The Problem with Cosplay Celebrity

My husband and I are both 501st. My initial forays into cosplay were through the 501st, and I became an official member in 2007. We did local events. We did cons. And we branched out early on into other areas of cosplay.

Image

My husband and I out in front of our theatre. Photo by Cheshire Isaacs.

As someone who has always been a nerd, usually in the process of varying degrees of hiding my nerdiness, the cosplay scene was like a dream come true. I’d never been involved in a more openly nerdy, less judgmental activity. It was a way to express your enjoyment of a certain thing and enjoy it along with others. The accuracy, complexity, or creativity of the costume was paramount. I remember examining the craftmanship on one woman’s costume as she proudly told me she learned metalworking in order to create it.

Then . . . it became popular. Mainstream culture moved in, and what happened to cosplay when mainstream culture moved in is what happens to everything when mainstream culture moves in. The values change. The culture changes. And the mainstream dynamic of “popular kids front and center, nerds to the margins” came roaring in. Cosplay went from an all-skate to Superhero Suicide Girls in no time flat.

Long-term cosplayers who voice concerns about the costuming and the fandom aspects taking a firm backseat to the hotness of the girl in the costume are told, repeatedly, that they’re “just jealous” because they aren’t as pretty as popular cosplayers, or are called “haters,” as if expressing dismay at being pushed to the margins of your own hobby is somehow being unfair. I felt exceedingly lucky to be able to remove myself from the whole thing by being 501st (armor is a great equalizer) but there are non-501st costumes I’ll likely never wear again.

Cosplay is now dominated by models and women striving to look like models, who sell seductive pictures of themselves posing in sexy costumes. And you know? There’s not a damn thing wrong with that. My issue isn’t what they do– it’s what we lost when cosplay changed. Cosplay, once a way of expressing fandom with other fans, has become another area of our culture where we privilege the concepts of celebrity, oppressive beauty standards, and the commodification of both over everything else.

Women who are young and beautiful (and, to a much lesser extent, men who are young and beautiful) are the “popular kids.” They’re minor celebrities with facebook fan pages, press attention, and now, web series, films, and video games devoted to them. Their popularity is based on their physical attractiveness. Cosplayers who do not conform to traditional beauty standards are publicly shamed (I will not post the many, many links as they do not deserve the hits), occupying the same position of “marginalized outsider” we occupied throughout our lives EVERYWHERE BUT THE CON SCENE, our little oasis. That was our one place to belong until mainstream culture invaded the cosplay scene and shoved us back to the margins, back to where the “not good enough” are always shoved.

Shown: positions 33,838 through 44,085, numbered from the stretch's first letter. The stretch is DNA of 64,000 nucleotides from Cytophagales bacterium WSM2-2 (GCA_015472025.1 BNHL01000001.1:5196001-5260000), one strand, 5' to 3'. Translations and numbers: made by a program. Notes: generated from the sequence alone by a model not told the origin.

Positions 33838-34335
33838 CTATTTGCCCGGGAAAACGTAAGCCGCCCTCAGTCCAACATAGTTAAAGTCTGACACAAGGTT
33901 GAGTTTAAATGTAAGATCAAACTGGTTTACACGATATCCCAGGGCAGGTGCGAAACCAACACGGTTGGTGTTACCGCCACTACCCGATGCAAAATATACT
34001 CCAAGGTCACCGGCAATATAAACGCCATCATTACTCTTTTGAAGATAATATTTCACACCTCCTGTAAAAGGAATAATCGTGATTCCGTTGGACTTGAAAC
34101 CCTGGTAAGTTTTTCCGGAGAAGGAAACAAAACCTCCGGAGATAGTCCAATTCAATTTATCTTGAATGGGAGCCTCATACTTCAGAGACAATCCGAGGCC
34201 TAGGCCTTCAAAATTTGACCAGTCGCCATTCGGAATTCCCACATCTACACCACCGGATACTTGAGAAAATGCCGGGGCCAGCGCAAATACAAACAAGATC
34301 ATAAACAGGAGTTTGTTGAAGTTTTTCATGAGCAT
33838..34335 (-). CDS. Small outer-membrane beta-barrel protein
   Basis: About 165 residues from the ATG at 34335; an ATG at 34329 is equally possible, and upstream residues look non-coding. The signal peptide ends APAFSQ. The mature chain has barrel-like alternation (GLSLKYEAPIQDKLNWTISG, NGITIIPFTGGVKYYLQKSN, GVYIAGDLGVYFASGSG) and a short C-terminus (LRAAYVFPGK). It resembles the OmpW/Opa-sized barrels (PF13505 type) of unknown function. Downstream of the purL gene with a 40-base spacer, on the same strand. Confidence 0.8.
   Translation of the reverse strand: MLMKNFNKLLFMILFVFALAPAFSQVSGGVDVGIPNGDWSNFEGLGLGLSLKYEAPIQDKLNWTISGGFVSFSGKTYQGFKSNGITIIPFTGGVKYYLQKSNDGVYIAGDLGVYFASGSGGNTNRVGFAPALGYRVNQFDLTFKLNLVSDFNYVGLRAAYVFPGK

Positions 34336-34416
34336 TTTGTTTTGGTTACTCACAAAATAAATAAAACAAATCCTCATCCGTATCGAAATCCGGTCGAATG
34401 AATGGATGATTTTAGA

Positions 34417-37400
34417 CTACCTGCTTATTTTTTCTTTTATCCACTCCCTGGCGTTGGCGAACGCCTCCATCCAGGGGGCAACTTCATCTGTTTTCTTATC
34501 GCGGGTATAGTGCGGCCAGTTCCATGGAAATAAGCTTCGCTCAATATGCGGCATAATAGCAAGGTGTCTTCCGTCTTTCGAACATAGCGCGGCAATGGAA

I’m not implying that cosplay celebrities aren’t nerds or fans. Of course they are. Apart from the obvious– that everyone is suddenly a nerd in this cultural moment (I never thought I’d see the day)– I absolutely believe that these women are true fans of the work they represent. And I absolutely believe that most of them have no intention of marginalizing others. I see some cosplay celebrities regularly championing body acceptance and cosplayer diversity, shutting people down for shaming other cosplayers, and encouraging people of all types to get their nerd on.

I DON’T BLAME THE COSPLAYERS. Nor do I expect (or even want) them to stop doing what they’re doing. I’m so committed to not blaming the cosplayers themselves that I refuse to post any pictures of them along with this article, because I don’t want anyone to feel implicated or blamed. Cosplay celebrities are not, however, in control of the culture at large (would that they were), and even the most vocal supporter of nonconforming cosplayers has little power to change mainstream culture as a whole.

The problem isn’t cosplay celebrities themselves, it’s the way mainstream culture requires our celebrities, especially the women, to conform to oppressive beauty standards, the way we commodify women’s bodies, and the way we divide women into categories of “acceptable” and “unacceptable.”

Conforming to traditional beauty standards is the basic entrance fee to celebrity. Our culture demands that women who participate in the kinds of activities that might make one a celebrity conform to these beauty standards or receive a barrage of shaming. Actors, politicians, singers . . . and now cosplayers. Where once upon a time a cosplayer could be anyone with a costume and a lanyard, the rise of cosplay celebrity has brought with it our culture’s oppressive normativity for female (and often male) bodies in display-related activities, and that extends to body size, body type, gender identity, age, and race. Before this change, the display was from fan to fan, largely unseen in the mainstream community. Now it’s celebrity to admirers (or perceived as aspirationally so), bringing with it all the cultural restrictions on who is allowed to occupy that celebrity space and who is not. Mainstream culture demands that we know our assigned places and stick to them or the shaming is fierce.

The cosplay community was never perfect. Don’t get me wrong; there are douches everywhere. And there’s nothing (apart from being publicly shamed: again, not posting links) stopping anyone of any type from slapping on a costume and living the dream.  I see cosplayers who don’t conform openly flouting the new oppressive standards, setting up tumblrs for cosplayers of size and of color, with some cosplay celebrities in full, vocal support. I see resistance from lots of sources, and it’s good.